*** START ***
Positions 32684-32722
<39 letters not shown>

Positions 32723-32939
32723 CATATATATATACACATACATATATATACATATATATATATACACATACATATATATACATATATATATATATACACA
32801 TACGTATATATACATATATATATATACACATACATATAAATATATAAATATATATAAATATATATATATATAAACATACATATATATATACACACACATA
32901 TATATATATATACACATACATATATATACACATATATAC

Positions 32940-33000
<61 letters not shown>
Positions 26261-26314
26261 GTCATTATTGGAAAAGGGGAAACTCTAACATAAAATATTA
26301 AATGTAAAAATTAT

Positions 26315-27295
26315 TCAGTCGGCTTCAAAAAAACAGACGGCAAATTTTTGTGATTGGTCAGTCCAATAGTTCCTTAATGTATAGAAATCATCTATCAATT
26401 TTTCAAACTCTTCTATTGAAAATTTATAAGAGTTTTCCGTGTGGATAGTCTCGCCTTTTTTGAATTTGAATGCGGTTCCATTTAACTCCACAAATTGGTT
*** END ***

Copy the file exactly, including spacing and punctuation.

Positions 32684-32722
<39 letters not shown>

Positions 32723-32939
32723 CATATATATATACACATACATATATATACATATATATATATACACATACATATATATACATATATATATATATACACA
32801 TACGTATATATACATATATATATATACACATACATATAAATATATAAATATATATAAATATATATATATATAAACATACATATATATATACACACACATA
32901 TATATATATATACACATACATATATATACACATATATAC

Positions 32940-33000
<61 letters not shown>
Positions 26261-26314
26261 GTCATTATTGGAAAAGGGGAAACTCTAACATAAAATATTA
26301 AATGTAAAAATTAT

Positions 26315-27295
26315 TCAGTCGGCTTCAAAAAAACAGACGGCAAATTTTTGTGATTGGTCAGTCCAATAGTTCCTTAATGTATAGAAATCATCTATCAATT
26401 TTTCAAACTCTTCTATTGAAAATTTATAAGAGTTTTCCGTGTGGATAGTCTCGCCTTTTTTGAATTTGAATGCGGTTCCATTTAACTCCACAAATTGGTT